Photo Credit: Immersion Imagery / Shutterstock.com
Recessions are a part of the normal business cycle. The up and down reactions to changes in performance of commercial markets are generally supported by consumer attitudes and emotions. While many professional economic prognosticators are willing to bring out expert crystal balls to espouse opinions on when a change will occur or how severe a recession will be, the reality is that most are not particularly good at predicting future downturns and recoveries. However, successful entrepreneurs of all experience levels are 100 percent certain of one thing. Multiple recessions will come and go over the life of a business, and those with a clear strategy for reacting in a downturn will achieve greater value and market growth over time. The 2020 recession brought on by the COVID-19 pandemic was mostly unpredicted and immediate, sparing few players in the market sector. As revenue from operations completely stopped overnight, most businesses immediately initiated cost-cutting efforts and embarked on a campaign for survival.
Controlling costs is always a fundamental and prudent business practice, but during a recession, cutting non-essential costs is imperative. Fixed costs, expenses associated with operations that occur whether the business is serving one customer or a thousand, are a good place to flush-out inefficiencies. Reducing common expenses that do not hamper mission-critical marketing and business activities can be a source for immediate savings. Utility expenses, unnecessary convenience services, and ineffective programs that fail to benefit the employer and employees, should be targeted for modification or elimination.
Marketing budgets are often one of the first to be slashed and earmarked as a nonessential expenditure during periods of lessening revenues. Often seen as an expense rather than an investment, It seems to be a fair and equitable area of a cost cutting strategy; one that promises to share the pain across all business organizational functions. But is it really a good decision to halt marketing and advertising efforts during an economic recession?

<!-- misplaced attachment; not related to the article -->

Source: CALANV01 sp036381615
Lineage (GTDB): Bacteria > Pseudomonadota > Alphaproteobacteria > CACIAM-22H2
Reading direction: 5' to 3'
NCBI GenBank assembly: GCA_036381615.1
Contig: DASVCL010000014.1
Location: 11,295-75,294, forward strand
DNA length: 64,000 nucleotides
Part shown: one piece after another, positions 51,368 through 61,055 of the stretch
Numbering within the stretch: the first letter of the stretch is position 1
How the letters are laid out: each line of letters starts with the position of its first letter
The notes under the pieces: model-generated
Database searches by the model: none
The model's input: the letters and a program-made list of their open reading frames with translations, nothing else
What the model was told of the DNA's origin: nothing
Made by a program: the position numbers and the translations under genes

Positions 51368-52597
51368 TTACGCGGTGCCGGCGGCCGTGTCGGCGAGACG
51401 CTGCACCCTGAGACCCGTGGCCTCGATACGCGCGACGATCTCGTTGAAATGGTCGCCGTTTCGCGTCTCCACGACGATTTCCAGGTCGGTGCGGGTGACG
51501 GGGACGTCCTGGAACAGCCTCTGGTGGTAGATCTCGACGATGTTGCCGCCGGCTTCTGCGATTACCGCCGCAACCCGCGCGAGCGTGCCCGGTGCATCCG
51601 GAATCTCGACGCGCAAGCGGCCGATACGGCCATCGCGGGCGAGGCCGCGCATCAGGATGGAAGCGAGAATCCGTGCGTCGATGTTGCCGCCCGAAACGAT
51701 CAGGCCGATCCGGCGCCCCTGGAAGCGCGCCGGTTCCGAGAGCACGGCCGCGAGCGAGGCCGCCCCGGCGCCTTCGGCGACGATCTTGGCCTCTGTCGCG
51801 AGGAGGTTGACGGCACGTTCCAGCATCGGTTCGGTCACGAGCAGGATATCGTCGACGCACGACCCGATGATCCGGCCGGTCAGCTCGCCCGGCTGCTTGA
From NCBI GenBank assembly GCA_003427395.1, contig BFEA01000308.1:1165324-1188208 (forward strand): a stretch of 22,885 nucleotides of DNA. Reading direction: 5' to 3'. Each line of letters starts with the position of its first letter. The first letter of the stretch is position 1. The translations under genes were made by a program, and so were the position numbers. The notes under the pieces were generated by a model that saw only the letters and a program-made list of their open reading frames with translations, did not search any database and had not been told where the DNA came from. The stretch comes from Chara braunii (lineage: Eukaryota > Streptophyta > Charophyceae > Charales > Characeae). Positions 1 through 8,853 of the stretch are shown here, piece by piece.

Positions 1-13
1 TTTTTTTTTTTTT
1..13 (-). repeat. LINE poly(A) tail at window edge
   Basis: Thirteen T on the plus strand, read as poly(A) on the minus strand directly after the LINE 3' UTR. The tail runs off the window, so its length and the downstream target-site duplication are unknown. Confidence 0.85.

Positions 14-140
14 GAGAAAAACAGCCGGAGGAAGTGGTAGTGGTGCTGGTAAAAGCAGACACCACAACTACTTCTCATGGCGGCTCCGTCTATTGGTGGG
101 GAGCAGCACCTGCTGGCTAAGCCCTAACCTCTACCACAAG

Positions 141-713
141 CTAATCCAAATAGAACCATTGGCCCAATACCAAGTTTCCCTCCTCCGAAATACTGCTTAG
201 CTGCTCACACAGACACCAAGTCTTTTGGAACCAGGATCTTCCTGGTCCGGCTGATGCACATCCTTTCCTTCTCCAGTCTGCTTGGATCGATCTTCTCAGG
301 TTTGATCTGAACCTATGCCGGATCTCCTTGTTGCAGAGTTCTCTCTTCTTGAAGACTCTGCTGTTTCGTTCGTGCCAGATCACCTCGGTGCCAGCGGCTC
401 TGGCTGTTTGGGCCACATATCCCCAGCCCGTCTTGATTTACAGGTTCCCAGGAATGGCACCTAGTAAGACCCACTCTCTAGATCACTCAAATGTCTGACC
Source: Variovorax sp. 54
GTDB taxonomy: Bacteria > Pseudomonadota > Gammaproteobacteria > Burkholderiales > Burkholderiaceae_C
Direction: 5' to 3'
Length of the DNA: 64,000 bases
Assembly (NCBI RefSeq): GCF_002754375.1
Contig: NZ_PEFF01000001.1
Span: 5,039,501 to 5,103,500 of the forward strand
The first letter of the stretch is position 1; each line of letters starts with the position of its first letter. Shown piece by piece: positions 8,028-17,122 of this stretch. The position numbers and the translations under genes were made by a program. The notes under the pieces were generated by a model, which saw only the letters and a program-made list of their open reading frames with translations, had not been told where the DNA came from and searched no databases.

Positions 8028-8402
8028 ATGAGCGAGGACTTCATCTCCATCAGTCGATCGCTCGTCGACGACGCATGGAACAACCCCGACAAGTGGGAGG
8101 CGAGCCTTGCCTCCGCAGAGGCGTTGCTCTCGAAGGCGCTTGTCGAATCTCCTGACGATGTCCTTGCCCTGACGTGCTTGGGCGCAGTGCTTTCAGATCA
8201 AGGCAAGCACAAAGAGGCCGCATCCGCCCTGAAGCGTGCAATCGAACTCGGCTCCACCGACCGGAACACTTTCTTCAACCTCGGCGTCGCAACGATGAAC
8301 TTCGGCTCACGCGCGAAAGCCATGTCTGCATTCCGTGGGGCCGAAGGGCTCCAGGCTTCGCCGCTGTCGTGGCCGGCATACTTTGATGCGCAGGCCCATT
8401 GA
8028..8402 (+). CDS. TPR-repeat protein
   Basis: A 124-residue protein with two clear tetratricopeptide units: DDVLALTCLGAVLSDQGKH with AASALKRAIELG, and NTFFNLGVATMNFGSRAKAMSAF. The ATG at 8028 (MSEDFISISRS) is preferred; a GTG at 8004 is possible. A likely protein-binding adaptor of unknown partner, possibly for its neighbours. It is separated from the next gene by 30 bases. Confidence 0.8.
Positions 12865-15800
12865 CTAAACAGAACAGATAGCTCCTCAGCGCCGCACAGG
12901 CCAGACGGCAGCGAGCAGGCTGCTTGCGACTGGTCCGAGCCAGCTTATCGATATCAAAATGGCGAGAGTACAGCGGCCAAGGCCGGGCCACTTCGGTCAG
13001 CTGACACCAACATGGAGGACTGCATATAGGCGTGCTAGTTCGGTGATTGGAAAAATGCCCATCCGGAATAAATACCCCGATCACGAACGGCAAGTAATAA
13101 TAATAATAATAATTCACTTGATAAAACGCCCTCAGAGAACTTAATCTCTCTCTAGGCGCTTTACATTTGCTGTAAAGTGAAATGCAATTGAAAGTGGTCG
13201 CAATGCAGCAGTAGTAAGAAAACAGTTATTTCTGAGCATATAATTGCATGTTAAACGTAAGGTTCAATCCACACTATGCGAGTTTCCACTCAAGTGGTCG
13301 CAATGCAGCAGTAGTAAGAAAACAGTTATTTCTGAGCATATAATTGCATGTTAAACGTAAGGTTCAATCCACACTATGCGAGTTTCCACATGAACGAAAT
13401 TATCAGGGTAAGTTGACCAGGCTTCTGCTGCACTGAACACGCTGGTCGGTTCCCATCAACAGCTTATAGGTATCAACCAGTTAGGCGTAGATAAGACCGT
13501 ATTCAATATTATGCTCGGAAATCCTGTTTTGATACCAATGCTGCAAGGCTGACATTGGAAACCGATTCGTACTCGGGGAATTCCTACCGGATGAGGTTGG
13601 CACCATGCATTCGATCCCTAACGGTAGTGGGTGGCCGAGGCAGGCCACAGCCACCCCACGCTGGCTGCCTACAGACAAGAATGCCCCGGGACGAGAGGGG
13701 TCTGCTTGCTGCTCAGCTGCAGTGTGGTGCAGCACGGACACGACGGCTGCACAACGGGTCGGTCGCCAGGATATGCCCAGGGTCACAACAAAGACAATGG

According to marketing expert Stephen King, “…businesses that cut their advertising expenditures in a recessionary period lose no less in terms of profitability than those who actually increase spending by an average of 10 percent”. When marketing efforts come to a complete stop, the process of connecting with customers is greatly impacted due to increased organizational instability and declining brand awareness. It is an opportunity for competitors to fill a void of silence and draw customers to a new brand. Maintaining or even increasing marketing and advertising commitments during a recession does go against basic business management instincts, but consumer behaviors and motivations change dramatically during difficult financial times. Completely eliminating marketing efforts will negatively impact a brand’s ability to react and adjust to consumer dynamics.
Studies of past recessions reveal that companies that retain some level of marketing spend during an economic downturn are more likely to have a long-lasting boost in sales and larger market share, which will result in the business being in a better position to recover. When Sam Walton, the founder of Wal-Mart, was asked “What do you think about a recession?” he responded, “I thought about it and decided not to participate.”
Even low-cost marketing efforts will produce significant positive results for relatively little money. There are several options when it comes to inexpensive, minimal marketing efforts that can have a great impact on a company’s success. Create organic social media content across appropriate channels and send emails to loyal customers to let them know you are with them during difficult times. Increase regular blog posts on topics that resonate with your target audience and support local charities and non-profit activities to demonstrate support for the community. Pay attention to new trends in digital marketing and be agile. Slowing financial times can cause immediate and unexpected shifts in consumer perceptions. During an economic recession, marketing spend should center around efforts to increase brand visibility and grow customer retention and acquisition once the economy rebounds.
To learn more about developing an effective marketing strategy in times of economic recession, contact Junction Creative Solutions (Junction) today at 678-686-1125.